“The GM debate is over,” he said. “We no longer need to discuss whether or not it is safe. Over a decade and a half with 3 trillion GM meals eaten, there has never been a single substantiated case of harm. You are more likely to get hit by an asteroid than to get hurt by GM food.”

He went on to explain why GM crops are good for the environment: They allow us to produce more food on limited land, shrink our carbon footprint, and reduce our reliance on chemical sprays.

In one respect, Lynas said nothing new. As a farmer who devotes 15 percent of my land area to environmental stewardship, creating habitats for birds, mammals and pollinators, I too believe that we could enhance biodiversity and reduce our environmental footprint if we grew biotech crops.

Yet Lynas is different. We know from history that convert’s opinion can wield much greater influence—so a one-time environmental activist could become one of the greatest advocates for modern farming methods.

Lynas said in his speech that he first began to have doubts about his opposition to GM crops by reading the online comments to his newspaper columns.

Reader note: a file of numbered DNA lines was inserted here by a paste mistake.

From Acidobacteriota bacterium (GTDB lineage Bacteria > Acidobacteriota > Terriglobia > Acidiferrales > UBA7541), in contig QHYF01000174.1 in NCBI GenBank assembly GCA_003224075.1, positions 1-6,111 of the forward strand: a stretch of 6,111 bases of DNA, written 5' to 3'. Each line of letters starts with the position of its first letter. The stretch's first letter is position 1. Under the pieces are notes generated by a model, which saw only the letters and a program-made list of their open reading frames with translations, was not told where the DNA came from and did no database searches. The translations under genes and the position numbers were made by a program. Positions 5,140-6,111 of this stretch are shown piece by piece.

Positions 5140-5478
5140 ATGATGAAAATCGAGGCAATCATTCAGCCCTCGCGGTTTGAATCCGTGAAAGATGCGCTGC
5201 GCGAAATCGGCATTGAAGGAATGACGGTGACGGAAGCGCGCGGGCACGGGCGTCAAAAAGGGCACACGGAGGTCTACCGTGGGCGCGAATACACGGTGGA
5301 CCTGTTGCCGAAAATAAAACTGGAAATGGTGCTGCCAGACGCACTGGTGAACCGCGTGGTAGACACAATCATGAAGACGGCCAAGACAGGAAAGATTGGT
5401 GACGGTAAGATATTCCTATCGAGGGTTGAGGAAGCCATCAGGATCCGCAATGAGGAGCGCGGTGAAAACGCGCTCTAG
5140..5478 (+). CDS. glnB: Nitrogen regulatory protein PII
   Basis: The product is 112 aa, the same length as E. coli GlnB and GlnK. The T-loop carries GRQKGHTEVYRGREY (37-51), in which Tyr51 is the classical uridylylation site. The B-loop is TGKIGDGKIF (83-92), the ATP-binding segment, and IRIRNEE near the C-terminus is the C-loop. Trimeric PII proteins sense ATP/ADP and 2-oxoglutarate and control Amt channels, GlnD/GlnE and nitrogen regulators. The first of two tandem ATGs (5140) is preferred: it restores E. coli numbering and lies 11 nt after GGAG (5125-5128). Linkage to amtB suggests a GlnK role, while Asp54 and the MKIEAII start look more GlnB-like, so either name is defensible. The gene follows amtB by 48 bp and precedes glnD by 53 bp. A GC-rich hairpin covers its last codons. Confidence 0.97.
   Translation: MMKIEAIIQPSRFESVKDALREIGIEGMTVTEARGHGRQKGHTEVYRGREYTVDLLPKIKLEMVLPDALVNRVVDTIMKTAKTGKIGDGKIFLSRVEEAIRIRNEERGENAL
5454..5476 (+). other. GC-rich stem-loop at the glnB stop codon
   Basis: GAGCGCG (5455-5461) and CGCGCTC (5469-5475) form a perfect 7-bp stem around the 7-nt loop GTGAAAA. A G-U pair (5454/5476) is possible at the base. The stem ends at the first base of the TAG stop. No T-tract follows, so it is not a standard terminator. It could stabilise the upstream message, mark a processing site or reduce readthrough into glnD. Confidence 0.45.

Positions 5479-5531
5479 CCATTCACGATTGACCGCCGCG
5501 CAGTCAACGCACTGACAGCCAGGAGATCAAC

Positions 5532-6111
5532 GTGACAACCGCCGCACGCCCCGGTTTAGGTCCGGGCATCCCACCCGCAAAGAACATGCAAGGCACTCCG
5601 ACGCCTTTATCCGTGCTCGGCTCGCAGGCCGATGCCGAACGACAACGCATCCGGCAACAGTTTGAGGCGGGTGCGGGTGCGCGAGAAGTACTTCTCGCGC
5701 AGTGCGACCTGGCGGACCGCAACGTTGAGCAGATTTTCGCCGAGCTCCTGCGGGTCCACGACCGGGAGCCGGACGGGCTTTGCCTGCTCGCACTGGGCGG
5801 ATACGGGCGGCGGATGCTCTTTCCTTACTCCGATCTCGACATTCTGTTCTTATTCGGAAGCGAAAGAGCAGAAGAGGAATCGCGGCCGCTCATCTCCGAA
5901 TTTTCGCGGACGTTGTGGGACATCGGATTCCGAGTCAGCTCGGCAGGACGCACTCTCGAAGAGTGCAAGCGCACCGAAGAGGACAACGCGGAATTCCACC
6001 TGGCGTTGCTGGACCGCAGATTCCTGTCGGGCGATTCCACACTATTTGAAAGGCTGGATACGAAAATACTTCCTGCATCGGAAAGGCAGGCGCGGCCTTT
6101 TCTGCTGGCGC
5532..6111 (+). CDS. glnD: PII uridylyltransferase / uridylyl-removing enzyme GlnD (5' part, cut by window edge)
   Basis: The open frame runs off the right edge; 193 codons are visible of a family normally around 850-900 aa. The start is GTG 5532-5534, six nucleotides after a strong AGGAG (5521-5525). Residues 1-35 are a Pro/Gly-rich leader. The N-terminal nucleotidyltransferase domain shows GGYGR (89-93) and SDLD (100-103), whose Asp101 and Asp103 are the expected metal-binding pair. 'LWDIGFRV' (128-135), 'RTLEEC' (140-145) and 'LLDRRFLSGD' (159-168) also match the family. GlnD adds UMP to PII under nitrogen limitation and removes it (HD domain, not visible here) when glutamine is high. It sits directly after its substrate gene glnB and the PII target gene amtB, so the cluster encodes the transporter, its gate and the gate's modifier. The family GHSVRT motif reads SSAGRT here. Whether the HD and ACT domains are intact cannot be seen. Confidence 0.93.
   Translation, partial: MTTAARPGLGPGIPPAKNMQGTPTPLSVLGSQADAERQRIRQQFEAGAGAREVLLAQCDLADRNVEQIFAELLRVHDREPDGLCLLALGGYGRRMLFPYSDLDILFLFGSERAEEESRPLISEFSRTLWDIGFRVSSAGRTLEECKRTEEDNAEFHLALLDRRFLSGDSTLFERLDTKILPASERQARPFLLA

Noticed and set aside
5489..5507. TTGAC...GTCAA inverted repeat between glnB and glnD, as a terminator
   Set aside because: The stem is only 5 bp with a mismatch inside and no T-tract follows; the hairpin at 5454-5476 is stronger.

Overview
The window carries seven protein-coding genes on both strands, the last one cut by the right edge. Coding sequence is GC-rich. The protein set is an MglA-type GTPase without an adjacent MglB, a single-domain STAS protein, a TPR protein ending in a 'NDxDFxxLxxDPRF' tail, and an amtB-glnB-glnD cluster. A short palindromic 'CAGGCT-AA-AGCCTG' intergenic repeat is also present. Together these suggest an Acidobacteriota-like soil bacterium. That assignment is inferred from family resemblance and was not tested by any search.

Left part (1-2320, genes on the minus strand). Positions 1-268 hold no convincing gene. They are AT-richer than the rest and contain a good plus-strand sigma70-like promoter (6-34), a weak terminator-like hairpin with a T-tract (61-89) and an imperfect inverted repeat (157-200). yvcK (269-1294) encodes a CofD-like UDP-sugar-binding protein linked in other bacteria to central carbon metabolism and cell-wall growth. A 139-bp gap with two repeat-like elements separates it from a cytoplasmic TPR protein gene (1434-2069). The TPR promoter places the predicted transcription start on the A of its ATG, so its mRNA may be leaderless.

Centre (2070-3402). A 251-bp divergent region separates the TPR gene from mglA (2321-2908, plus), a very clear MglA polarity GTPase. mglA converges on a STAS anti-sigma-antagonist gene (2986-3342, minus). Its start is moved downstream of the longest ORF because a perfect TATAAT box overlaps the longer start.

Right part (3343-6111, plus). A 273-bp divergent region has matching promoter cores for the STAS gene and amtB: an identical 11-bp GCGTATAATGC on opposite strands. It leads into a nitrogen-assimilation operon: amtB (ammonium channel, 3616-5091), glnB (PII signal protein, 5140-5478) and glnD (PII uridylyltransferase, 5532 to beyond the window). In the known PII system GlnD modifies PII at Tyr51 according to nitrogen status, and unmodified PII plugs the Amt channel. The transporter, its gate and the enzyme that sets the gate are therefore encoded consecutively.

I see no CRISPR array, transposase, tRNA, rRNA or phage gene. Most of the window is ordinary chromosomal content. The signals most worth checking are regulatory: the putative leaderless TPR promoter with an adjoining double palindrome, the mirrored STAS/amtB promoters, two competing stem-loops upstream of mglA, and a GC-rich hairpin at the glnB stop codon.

Readers encouraged him to look more closely at the science of biotechnology. “I discovered that one by one, my cherished beliefs about GM turned out to be little more than green urban myths,” he said.

If the discussion over GM crops were approached by the public, intellectuals and policy-makers with the honesty and open-mindedness of Lynas, I believe they would soon realize that its role is pivotal to feeding our growing population in a sustainable and environmentally sensitive way.

Ian Pigott runs a diversified farming business in Harpenden, UK.  Located just 20 miles from the centre of London, he grows wheat, oilseed, rape and oats in rotation. The farm is a LEAF (linking environment and farming) demonstration farm.  Ian is a member of the TATT Global Farmer Network (www.truthabouttrade.org)